Rheumatic fever programme expanded
The Ministry of Health’s Rheumatic Fever Prevention Programme is funding new health services, including school-based sore throat swabbing services, to help with the early detection of throat infections that can lead to this serious disease.
When fully implemented, more than 100 schools - with more than 35,000 children enrolled - will be involved in the swabbing programme, part of a $24 million five-year campaign to reduce rheumatic fever.
Public health nurse Chris Campbell with Cannons Creek Primary School student Lupe Aitogi-Paese. Credit: Capital and Coast DHB.
Rheumatic fever can result from a throat infection caused by Group A Streptococcus (GAS) bacteria if not identified and treated early enough. It can also cause permanent heart damage and reduce life expectancy. Children between 5 and 14 years of age are particularly affected and Maori and Pacific children nationwide have 20 to 40 times higher rates of the disease than other groups.
So far the Ministry's programme has funded school-based sore throat swabbing services in communities where Rheumatic Fever rates are high, including parts of Porirua, Northland, Hawkes Bay, Bay of Plenty, Lakes District, and Tairawhiti. Throat swabbing will also soon begin in some South Auckland schools. Under the programme pupils are assessed by health professionals for possible throat infection and where necessary followed-up with a course of antibiotics to stop bacteria developing.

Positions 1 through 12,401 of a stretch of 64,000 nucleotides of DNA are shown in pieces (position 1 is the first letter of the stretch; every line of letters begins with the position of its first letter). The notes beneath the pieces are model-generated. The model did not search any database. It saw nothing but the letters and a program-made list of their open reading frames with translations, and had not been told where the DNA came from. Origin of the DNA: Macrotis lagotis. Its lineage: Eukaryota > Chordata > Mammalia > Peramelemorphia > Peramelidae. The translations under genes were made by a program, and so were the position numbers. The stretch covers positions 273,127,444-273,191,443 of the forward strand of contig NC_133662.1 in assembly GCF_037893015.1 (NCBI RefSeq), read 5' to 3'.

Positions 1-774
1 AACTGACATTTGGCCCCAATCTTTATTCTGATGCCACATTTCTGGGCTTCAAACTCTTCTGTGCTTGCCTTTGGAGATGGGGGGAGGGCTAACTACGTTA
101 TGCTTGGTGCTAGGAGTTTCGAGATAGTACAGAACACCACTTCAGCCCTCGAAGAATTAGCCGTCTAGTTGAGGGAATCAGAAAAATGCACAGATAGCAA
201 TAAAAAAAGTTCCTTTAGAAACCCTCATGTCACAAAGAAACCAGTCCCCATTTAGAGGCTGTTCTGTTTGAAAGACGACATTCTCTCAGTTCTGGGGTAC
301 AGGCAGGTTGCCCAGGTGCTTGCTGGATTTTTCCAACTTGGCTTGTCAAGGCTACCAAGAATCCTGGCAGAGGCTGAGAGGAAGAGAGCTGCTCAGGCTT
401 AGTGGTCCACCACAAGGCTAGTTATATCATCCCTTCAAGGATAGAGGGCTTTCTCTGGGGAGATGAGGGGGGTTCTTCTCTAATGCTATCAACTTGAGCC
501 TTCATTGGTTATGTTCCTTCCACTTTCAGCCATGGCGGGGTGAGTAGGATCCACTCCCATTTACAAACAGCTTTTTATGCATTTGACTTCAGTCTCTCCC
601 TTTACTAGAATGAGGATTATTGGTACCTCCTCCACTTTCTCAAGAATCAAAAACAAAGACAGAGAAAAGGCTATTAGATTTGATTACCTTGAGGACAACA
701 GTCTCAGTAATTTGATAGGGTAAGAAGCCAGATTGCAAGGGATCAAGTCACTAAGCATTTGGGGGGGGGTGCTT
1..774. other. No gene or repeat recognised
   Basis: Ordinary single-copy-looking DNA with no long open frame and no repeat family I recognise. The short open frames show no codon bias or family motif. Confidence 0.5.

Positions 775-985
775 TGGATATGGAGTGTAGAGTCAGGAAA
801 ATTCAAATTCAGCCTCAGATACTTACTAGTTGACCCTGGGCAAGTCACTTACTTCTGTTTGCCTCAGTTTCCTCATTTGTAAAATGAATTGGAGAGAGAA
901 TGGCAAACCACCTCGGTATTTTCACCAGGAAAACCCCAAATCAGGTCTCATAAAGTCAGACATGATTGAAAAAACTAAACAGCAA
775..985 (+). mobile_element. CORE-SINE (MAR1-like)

The programme is also raising community awareness about sore throats, developing clinical tools, training health professionals to recognise rheumatic fever, and undertaking research, monitoring and evaluation to ensure a better understanding of the disease and the best actions to address it. This is the beginning of an important work programme at the Ministry with more initiatives over the coming months.